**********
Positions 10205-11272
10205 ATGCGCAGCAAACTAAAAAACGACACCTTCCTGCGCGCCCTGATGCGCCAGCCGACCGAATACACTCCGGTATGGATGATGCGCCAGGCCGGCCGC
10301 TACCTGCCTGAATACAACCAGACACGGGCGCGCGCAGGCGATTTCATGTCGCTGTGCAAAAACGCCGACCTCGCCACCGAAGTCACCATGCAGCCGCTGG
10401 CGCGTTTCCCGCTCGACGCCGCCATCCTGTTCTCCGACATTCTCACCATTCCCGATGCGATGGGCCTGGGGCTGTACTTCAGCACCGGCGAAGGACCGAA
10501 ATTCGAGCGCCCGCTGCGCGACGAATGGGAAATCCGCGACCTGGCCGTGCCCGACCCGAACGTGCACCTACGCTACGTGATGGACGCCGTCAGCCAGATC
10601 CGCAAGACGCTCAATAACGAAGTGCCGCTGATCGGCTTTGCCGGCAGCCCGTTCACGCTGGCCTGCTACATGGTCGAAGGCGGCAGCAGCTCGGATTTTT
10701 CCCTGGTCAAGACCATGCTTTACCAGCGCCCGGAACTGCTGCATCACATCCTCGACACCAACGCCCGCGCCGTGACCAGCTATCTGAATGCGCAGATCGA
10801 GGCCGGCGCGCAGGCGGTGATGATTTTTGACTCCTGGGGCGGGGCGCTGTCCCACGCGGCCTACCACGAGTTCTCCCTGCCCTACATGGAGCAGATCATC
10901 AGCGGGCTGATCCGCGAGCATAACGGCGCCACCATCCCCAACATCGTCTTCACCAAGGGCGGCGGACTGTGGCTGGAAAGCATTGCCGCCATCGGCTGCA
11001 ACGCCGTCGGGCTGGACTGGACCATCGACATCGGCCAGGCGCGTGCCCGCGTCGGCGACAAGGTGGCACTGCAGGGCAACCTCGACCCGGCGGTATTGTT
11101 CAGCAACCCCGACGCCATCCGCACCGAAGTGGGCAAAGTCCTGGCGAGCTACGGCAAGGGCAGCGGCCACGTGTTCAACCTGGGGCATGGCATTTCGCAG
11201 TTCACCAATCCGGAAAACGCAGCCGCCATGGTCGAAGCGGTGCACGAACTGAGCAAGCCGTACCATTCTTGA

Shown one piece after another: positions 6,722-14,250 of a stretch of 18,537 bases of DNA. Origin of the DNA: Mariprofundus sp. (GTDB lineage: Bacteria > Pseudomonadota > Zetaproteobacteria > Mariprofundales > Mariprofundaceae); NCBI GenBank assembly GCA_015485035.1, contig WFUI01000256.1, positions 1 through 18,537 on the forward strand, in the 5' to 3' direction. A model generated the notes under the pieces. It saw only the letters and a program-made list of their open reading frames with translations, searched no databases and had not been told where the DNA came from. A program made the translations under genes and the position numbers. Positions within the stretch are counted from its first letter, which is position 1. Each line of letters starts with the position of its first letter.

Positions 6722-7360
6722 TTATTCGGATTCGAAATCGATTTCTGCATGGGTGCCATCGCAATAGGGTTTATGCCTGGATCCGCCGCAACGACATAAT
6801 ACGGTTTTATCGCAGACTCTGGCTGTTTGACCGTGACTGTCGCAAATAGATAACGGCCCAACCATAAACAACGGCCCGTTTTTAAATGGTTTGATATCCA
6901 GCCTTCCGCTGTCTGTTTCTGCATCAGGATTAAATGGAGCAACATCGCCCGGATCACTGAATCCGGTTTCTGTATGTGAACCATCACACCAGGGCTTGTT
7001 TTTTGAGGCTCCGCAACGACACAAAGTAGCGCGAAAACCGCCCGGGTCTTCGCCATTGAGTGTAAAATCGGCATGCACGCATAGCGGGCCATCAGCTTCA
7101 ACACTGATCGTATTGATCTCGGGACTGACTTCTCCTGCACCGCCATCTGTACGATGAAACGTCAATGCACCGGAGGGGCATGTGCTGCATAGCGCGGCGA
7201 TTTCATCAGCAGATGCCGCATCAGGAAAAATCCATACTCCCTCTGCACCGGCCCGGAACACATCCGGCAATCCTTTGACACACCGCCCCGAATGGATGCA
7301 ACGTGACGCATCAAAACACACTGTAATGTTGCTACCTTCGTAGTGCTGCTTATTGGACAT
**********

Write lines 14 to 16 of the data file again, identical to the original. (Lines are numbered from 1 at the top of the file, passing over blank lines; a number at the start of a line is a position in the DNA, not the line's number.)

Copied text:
Positions 6722-7360
6722 TTATTCGGATTCGAAATCGATTTCTGCATGGGTGCCATCGCAATAGGGTTTATGCCTGGATCCGCCGCAACGACATAAT
6801 ACGGTTTTATCGCAGACTCTGGCTGTTTGACCGTGACTGTCGCAAATAGATAACGGCCCAACCATAAACAACGGCCCGTTTTTAAATGGTTTGATATCCA